Should You Be Keeping Home Improvement Records?
- Find out why you should keep home improvement records.
- Learn about home gain exclusion amounts.
- Learn how good recordkeeping may help you avoid tax.
Many taxpayers don’t feel the need to keep home improvement records. They think the potential gain will never exceed the amount of the tax code’s exclusion for home gains explained as follows.
Under the current version of the tax code, you are allowed an exclusion of up to $250,000 ($500,000 for married couples) of gain from the sale of your primary residence if you owned and lived in it for at least 2 of the 5 years before the sale. You also cannot have previously taken a home-sale exclusion within the 2 years immediately preceding the sale. There is no limit on the number of times you can use the exclusion if you meet these time requirements; however, extenuating circumstances can reduce the amount of the exclusion. The home-sale gain exclusion only applies to your main home, not to a second home or a rental property.
Homeownership and Use Requirements
As noted above, you must have used and owned the home for 2 out of the 5 years immediately preceding the sale. The years don’t have to be consecutive or the closest to the sale date. Vacations, short absences, and short rental periods do not reduce the use period. If you are married, to qualify for the $500,000 exclusion, both you and your spouse must have used the home for 2 out of the 5 years prior to the sale, but only one of you needs to meet the ownership requirement. When only one spouse in a married couple qualifies, the maximum exclusion drops to $250,000 instead of $500,000.
If you don’t meet the ownership and use requirements, there are some situations in which a prorated exclusion amount may be possible. An example of this situation would be if you must sell the home because of extenuating circumstances, such as a job-related move, a health crisis, or other unforeseen events. Another rule extends the 5-year period to account for the deployment of military members and certain other government employees. Haven’t met the 2 out of 5 rule? Call your Fiducial representative to see if you qualify for a reduced exclusion.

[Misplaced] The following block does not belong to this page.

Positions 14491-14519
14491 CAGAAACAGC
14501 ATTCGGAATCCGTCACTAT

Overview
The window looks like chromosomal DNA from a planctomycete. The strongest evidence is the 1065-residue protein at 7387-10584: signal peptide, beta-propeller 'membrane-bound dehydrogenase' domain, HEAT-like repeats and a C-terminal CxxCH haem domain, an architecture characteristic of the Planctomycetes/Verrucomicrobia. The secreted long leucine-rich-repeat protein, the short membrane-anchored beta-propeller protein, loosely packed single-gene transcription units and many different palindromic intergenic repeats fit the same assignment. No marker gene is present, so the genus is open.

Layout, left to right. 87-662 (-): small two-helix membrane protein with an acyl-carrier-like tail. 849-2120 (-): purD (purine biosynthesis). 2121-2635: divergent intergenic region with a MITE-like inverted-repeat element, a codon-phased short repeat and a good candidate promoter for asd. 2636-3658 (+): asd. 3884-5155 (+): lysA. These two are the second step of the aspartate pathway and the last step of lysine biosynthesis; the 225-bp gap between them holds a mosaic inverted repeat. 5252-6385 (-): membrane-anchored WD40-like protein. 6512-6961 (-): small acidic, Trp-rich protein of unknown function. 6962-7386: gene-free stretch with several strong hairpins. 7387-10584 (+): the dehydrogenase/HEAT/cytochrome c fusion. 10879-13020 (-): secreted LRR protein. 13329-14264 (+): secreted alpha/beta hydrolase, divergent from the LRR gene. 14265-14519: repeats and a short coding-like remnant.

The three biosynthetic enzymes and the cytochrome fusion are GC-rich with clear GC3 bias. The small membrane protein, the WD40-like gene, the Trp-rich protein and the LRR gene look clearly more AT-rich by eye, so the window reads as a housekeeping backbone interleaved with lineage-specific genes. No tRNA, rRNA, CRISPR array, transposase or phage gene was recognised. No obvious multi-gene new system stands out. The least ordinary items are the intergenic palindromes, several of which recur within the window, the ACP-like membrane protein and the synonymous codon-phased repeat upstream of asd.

Home Improvement Records Are Important
But what if your home sale gain exceeds the home sale exclusion? Then it is in your best interests to keep home improvement records. Even if only keeping the receipts for the improvements in a folder or a shoe box.
Here are some situations when having home improvement records could save taxes:
(1) You have owned the home for a long period of time, and the combination of appreciation in value due to inflation and improvements exceeds the exclusion amount.
(2) You have converted the home to a rental property, and the cost and improvements of the home are needed to establish the depreciable basis of the property.
(3) You have converted the home to a second residence, and the exclusion might not apply to the sale.
(4) You suffer a casualty loss and retain the home after making repairs.
(5) You sell the home before meeting the 2-year use and ownership requirements.
(6) The home only qualifies for a reduced exclusion because you sold the home before meeting the 2-year use and ownership requirements.
(7) One spouse retains the home after a divorce and is only entitled to a $250,000 exclusion instead of the $500,000 exclusion available to married couples.
(8) Future tax law changes could affect the exclusion amounts.
The Consequences of Poor Recordkeeping
Everyone hates to keep records. However, you should consider the consequences if you have a gain and a portion cannot be excluded. You will be hit with capital gains (CG). Unfortunately, there is a good chance the CG tax rate will be higher than they would be otherwise simply because the gain pushed you into a higher CG tax bracket. Before deciding not to keep records, carefully consider the potential of having a gain more than the exclusion amount.
Home improvements include just about anything that will increase the value of the home. Imagine big-ticket items like swimming pools and landscaping all the way to smaller items like ceiling fans. But there are some home improvements that cannot be included in the cost of home improvements for the purpose of increasing basis. Those include items that qualify for tax credits such as home solar, home energy efficiency improvements, or those that are claimed as tax-deductible expenses such as handicap improvements.
Have questions related to the home gain exclusion or questions about how keeping home improvement records might directly affect you? Call Fiducial at 1-866-FIDUCIAL or make an appointment at one of our office locations to discuss your situation.
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